To the Editor: 

I am writing regarding the recent mass shooting tragedy in Lewiston that has affected so many. As a physician (practicing in Lewiston/Auburn), a hunter, and a strong supporter of the Second Amendment, I would like to offer my personal insights and potential solutions to reducing such horrors in the future.

Before my 36-year career in Emergency Medicine and Occupational Medicine, I studied Psychiatry for one year after medical school. Although I did not pursue a career in psychiatry, the knowledge gained was, nonetheless, highly beneficial.

We do not have a problem that can be solved by attempting to take away guns. It has been estimated that there are well over 300 million guns legally owned by U.S. citizens, so, expecting to effectively put that genie back in the bottle is grossly unrealistic, even if we tried. Changing the magazine in a semiautomatic handgun takes about 1-2 seconds.

Take away AR-15 weapons and those with murderous intent, will simply use handguns instead. Rather, the issue that needs to be addressed is the national epidemic of mental illness and I believe that there may be relatively simple and effective ways to deal with this. I am sure we can all agree that other than war, drug cartels, and gang-on-gang conflicts, anyone who commits mass murder of innocent civilians, is not mentally well.

First, it is critical to understand that there are many types of mental illnesses; some are considered highly treatable, and others are not. I am not addressing common, treatable, often temporary conditions like anxiety, situational depression, and the other so-called “mood disorders”.


The issue at hand is the category of “thought disorders”, also referred to as “major” mental illnesses, which are almost always permanent conditions; schizophrenia is a common example of psychosis. Psychosis is, by definition, the group of conditions characterized by the individual being out of touch with reality, often accompanied by auditory hallucinations and unfounded paranoia.

Many psychotic disorders are, indeed, manageable with medications, but the underlying condition is virtually never “cured”. This group of patients remains functional and safe only when faithfully taking their medications. Therein lies the stumbling block – the vast majority of people with major mental illnesses intermittently choose to stop taking their prescribed medications.

If the reports are accurate, the Lewiston shooter had a psychotic disorder, i.e., hearing voices telling him to kill people. Mentally well people do not commit such horrendous acts.

In the practice of Occupational Medicine, I am often ethically and legally mandated to place concerns for public safety above the rights of the individual. A very common example is not giving medical clearance to commercial drivers who represent a significant risk of harm to the public; indeed, we medical providers are required to report these cases to the Federal Motor Carrier Safety Administration.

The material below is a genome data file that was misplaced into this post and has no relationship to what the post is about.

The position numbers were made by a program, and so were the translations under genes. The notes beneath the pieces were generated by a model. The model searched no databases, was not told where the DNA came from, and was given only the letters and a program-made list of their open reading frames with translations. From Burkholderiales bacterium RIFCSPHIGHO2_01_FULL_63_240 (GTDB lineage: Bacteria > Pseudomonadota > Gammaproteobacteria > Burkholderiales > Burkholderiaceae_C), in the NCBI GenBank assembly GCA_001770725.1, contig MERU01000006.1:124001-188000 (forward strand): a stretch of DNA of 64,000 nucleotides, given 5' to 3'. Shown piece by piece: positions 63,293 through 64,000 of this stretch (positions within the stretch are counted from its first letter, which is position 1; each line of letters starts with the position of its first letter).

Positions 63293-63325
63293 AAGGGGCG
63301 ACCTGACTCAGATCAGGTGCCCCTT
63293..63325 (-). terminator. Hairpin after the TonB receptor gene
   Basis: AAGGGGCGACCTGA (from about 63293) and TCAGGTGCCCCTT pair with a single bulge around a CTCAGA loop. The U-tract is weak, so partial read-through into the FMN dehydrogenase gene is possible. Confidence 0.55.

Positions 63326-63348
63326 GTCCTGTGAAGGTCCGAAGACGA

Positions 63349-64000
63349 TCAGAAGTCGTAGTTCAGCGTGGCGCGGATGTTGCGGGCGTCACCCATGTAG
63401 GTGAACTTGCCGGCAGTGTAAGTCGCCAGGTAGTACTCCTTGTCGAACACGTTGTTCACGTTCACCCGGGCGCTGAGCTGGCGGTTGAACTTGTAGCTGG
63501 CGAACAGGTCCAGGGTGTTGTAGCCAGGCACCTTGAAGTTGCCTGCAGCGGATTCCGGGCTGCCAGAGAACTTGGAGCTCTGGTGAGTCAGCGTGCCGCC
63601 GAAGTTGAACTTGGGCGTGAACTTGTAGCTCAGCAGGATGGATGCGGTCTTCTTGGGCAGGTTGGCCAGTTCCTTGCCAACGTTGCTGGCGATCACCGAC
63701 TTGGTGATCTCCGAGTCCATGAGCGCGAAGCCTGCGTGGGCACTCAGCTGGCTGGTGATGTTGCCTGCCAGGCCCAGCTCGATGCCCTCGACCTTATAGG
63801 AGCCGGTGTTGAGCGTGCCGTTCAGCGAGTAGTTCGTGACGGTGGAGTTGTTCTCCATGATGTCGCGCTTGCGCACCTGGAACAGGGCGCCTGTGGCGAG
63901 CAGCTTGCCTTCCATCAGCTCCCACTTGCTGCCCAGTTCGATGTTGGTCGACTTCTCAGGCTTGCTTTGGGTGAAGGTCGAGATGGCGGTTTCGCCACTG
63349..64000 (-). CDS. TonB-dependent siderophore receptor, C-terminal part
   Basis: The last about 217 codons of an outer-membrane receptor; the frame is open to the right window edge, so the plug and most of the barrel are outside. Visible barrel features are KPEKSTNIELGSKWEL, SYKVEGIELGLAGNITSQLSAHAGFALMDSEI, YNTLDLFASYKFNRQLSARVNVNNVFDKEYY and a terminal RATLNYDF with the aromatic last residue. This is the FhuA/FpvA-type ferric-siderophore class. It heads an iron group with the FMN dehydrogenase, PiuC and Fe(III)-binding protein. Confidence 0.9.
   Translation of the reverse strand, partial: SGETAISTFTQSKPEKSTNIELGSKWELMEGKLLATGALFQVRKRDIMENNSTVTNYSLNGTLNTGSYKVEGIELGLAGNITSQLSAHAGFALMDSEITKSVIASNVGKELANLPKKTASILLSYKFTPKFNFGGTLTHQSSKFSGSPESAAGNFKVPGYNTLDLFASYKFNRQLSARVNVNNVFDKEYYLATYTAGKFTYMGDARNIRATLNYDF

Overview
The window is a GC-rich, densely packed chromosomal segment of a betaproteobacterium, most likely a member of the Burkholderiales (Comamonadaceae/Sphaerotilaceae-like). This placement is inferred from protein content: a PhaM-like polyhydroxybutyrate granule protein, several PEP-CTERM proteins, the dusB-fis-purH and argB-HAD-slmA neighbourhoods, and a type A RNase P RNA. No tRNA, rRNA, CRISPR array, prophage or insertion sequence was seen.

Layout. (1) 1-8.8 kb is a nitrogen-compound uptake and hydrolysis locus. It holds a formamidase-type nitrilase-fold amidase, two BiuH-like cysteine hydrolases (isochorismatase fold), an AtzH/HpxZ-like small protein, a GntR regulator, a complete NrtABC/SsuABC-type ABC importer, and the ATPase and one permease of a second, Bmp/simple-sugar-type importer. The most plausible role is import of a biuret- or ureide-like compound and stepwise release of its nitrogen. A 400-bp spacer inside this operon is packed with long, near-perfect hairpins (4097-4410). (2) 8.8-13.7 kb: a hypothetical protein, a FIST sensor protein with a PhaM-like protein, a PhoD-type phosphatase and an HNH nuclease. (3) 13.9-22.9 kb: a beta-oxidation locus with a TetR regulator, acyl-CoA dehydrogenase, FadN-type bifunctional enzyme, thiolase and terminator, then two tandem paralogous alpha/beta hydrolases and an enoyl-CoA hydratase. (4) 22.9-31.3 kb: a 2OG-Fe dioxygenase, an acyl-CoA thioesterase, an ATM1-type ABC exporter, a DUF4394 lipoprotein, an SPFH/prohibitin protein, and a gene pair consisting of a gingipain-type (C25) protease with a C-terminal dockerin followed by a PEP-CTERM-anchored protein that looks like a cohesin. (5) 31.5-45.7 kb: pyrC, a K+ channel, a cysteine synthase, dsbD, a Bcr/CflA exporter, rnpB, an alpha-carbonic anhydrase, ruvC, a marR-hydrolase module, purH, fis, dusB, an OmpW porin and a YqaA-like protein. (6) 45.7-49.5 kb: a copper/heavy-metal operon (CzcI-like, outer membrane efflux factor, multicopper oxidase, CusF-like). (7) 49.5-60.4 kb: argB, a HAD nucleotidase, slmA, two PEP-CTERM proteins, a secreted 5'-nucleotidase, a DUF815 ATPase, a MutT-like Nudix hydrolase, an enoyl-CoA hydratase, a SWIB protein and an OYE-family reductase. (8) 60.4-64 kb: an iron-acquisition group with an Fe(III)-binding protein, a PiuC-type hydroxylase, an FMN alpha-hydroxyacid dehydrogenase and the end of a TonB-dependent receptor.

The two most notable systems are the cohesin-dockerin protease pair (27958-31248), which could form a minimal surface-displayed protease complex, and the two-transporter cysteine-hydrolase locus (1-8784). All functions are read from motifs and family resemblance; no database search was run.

Although well-intended, blanket medical confidentiality for individuals who suffer from psychotic disorders, needs to be reconsidered. I would propose legislation requiring all medical providers, on a national basis, to be required to report to a single federal agency, such as the ATF, anyone and everyone who has been diagnosed with a psychotic disorder.

Such individuals, because of the very high risk of relapse, as discussed above, should never be granted the right to own firearms. Public safety demands that their rights be subservient to the public’s right to live in a safe environment.


When I go to purchase a firearm, my gun dealer calls the ATF to get clearance that I am okay to possess it. I am fine with universal background checks before any firearm purchase. I have nothing to hide. Contrary to the “slippery slope” argument, there is no defensible rationale for opposition to background checks.

An automobile can be a lethal weapon. For the sake of the public’s safety, we are all required to demonstrate that we can effectively operate a motor vehicle – so why should ownership and use of a lethal firearm be any different?

On the local state level, in addition to universal background checks, Maine needs a red flag law with “teeth”, rather than a yellow flag law that lacks universal enforcement. However, this will only work effectively when medical providers are required to report all psychotic disorders to a central federal database to be accessed only by authorized gun dealers and law enforcement officers.

We can no longer continue to just restrict weapons from persons who actively present as an imminent danger to themselves or others. Currently, law enforcement is often hindered from protecting the public, because they must meet the imminent danger criterion before they can act. Any person with a diagnosis of psychosis should be seen permanently as an imminent danger to the public.

Alan C. Bean, MD


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